Note: This post first appeared on April 2017. We’re re-posting it here with updated links, to help your small business keep on top of the latest from your provincial government.
There are many rules when it comes to your employees’ working conditions, ranging from work hours, overtime and meal breaks to Sunday closings, whistleblower protection, and mandatory retirement. Of course, minimum wage and minimum daily wage requirements, statutory holidays, equal pay policies and severance pay also apply.
All employers have to comply with these legal employment standards. These employment standards differ by province and by industry. Be aware of your required standards as an employer so you can any difficulties during CRA’s employer visits, and to avoid any legal issues.
Attention Canadian entrepreneurs: Have you ever dreamed of pitching your small business idea to the Dragons on Dragons’ Den? Good news: you can now apply to be part of Season 18 of Dragons’ Den in 2023! Auditions are happening both in-person and virtually through Zoom. The in-person auditions will take place in Vancouver, Calgary, Montreal, and Toronto. Visit their website for more info! Good luck!
All of us have ideas each and every day; probably hundreds of them. Most of us can come up with several business ideas in a single day. However, not all of these business ideas will be business opportunities. Unsuccessful entrepreneurs usually think that a business idea and a business opportunity are the same. Successful entrepreneurs know the difference.
What’s the difference between a business idea and a business opportunity?
An idea becomes a business opportunity when the idea passes some level of screening — how many people will buy? Will the business be profitable? Do you have the money to get this business up and running? In other words, a business idea is an opportunity only if it has a way to make a desirable profit for the owners, investors and shareholders.
Research on the number of business proposals pitched to angel or venture capital investors shows that only 2 to 4% of business ideas presented actually get funded by them. So, for every 100 great new business ideas we might come up with, less than four of those ideas are likely to be business opportunities – at least the type of high growth opportunity most angel and venture capitalist investors are looking for.
At GoForth Institute, we believe that one of the main reasons for the high rate of small business failure is directly due to the entrepreneur’s inability to tell a good idea from a good business opportunity. Even though an idea is the starting point for a new business, not every idea is an opportunity to start a business that will actually make you some money.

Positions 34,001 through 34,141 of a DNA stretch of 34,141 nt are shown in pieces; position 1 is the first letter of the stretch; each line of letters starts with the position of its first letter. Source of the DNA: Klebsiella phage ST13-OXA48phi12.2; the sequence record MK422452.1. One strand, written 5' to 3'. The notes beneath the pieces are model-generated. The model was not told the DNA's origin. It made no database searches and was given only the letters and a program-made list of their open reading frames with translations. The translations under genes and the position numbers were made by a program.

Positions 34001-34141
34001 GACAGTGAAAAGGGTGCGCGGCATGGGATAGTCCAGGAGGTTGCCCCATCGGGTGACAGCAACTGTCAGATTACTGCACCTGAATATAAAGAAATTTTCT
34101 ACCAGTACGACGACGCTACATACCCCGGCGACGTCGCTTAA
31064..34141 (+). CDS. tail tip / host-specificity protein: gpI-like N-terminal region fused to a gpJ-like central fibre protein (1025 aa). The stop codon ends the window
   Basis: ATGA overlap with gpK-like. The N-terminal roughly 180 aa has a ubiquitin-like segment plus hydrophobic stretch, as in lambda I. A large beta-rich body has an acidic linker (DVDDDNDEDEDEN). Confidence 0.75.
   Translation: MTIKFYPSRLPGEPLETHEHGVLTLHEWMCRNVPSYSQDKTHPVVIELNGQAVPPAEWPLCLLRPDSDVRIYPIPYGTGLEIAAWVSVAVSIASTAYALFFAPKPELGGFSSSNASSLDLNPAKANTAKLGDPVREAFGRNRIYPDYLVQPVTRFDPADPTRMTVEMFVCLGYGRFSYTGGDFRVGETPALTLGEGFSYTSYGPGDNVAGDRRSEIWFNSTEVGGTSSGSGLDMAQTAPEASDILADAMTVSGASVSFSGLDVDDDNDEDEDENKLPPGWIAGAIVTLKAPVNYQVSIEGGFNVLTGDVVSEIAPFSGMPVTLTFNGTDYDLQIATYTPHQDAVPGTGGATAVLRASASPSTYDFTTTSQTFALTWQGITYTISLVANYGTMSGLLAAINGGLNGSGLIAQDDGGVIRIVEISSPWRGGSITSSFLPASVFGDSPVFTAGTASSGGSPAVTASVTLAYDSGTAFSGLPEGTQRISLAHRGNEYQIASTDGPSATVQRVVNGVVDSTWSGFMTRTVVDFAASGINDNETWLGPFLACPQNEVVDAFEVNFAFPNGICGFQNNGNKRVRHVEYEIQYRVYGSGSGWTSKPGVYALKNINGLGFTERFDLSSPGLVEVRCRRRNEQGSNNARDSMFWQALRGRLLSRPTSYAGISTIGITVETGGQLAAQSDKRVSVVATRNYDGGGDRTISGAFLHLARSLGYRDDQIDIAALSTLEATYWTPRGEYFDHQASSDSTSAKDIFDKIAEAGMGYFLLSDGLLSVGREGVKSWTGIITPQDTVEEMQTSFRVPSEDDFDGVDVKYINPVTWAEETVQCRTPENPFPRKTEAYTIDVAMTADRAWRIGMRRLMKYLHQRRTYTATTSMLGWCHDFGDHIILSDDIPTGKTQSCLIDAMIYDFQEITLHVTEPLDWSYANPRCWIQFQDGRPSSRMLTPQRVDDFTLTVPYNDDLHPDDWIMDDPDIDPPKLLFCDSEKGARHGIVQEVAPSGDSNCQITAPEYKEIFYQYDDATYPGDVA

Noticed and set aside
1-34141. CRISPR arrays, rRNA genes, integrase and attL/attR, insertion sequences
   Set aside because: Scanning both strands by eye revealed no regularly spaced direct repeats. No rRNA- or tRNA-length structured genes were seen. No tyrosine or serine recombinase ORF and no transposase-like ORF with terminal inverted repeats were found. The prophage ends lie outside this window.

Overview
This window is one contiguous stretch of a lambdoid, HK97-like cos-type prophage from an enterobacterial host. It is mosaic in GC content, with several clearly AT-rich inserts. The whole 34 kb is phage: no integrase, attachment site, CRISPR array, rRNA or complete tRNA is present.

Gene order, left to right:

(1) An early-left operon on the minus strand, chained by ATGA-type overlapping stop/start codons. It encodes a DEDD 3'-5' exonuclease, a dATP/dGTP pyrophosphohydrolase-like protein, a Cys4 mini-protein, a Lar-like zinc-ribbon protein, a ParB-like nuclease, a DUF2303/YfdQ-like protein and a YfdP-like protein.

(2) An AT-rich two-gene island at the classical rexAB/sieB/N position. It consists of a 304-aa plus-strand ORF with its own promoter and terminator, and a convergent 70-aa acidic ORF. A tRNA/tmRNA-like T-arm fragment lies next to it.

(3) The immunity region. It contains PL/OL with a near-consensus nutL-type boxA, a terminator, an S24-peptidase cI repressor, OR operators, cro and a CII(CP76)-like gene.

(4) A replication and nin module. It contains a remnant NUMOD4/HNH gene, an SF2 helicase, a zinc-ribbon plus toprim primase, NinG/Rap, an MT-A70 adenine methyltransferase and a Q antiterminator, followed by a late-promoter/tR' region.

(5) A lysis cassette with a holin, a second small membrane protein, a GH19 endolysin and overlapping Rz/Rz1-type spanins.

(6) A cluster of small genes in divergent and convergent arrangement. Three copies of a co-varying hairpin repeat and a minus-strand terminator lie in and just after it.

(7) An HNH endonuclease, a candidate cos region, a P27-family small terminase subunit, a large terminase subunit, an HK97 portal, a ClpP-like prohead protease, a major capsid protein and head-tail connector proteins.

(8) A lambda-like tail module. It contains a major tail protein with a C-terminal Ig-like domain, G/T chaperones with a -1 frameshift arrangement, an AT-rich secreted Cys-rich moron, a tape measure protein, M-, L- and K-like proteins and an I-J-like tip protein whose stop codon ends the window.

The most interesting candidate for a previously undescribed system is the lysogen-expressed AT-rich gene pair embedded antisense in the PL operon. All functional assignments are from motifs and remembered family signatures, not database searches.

How can you tell if a business idea is worth pursuing?
To us, a good business opportunity must pass our VPMF Test — value, problem-solving, money-making and fit test.
Does your business idea pass the VPMF test? Ask yourself these four questions to see if you’re on the right track:
Does the product or service must add significant value to a customer or end user?
Does the product or service must solve a significant problem or pain or satisfy a significant want or need?
Does the product or service must have money-making characteristics?
Does the business idea should be a good fit with your necessary entrepreneurial resources: personal, network and financial?
If you answered yes to these questions, your business idea might be worth exploring! Investing in small business training will help you further refine your idea to give yourself the best chance of success. Good luck!
Cost of goods sold, also known as COGS, means one of two things depending on your business. For retail/wholesale businesses, it’s the price that your business paid to get the products that you’ll sell to your customers. For manufacturing businesses, it’s the cost of the raw materials, labour and supplies.
Understanding your business’ cost of goods sold will help you better understand your profits, and where you might be able to improve efficiencies.
How to calculate cost of goods sold
Most small businesses use the following formula to calculate their COGS expense:
Value of goods inventory at the beginning of the period
Value of any goods purchased for resale during the period
Value of goods inventory at the end of the period
The cost of goods sold during the period
And there you have it! Calculating your cost of goods sold is another tool you can use to help your small business succeed.